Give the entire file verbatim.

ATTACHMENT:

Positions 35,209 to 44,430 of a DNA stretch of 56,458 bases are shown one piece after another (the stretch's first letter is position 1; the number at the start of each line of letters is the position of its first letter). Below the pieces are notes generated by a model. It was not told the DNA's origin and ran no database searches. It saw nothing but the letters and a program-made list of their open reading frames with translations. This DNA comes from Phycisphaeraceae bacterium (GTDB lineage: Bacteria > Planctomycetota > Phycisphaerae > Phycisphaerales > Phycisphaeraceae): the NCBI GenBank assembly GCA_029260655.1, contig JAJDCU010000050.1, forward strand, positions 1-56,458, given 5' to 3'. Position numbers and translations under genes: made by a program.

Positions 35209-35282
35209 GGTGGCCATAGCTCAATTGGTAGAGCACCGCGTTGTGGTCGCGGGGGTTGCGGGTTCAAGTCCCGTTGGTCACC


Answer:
Positions 35,209 to 44,430 of a DNA stretch of 56,458 bases are shown one piece after another (the stretch's first letter is position 1; the number at the start of each line of letters is the position of its first letter). Below the pieces are notes generated by a model. It was not told the DNA's origin and ran no database searches. It saw nothing but the letters and a program-made list of their open reading frames with translations. This DNA comes from Phycisphaeraceae bacterium (GTDB lineage: Bacteria > Planctomycetota > Phycisphaerae > Phycisphaerales > Phycisphaeraceae): the NCBI GenBank assembly GCA_029260655.1, contig JAJDCU010000050.1, forward strand, positions 1-56,458, given 5' to 3'. Position numbers and translations under genes: made by a program.

Positions 35209-35282
35209 GGTGGCCATAGCTCAATTGGTAGAGCACCGCGTTGTGGTCGCGGGGGTTGCGGGTTCAAGTCCCGTTGGTCACC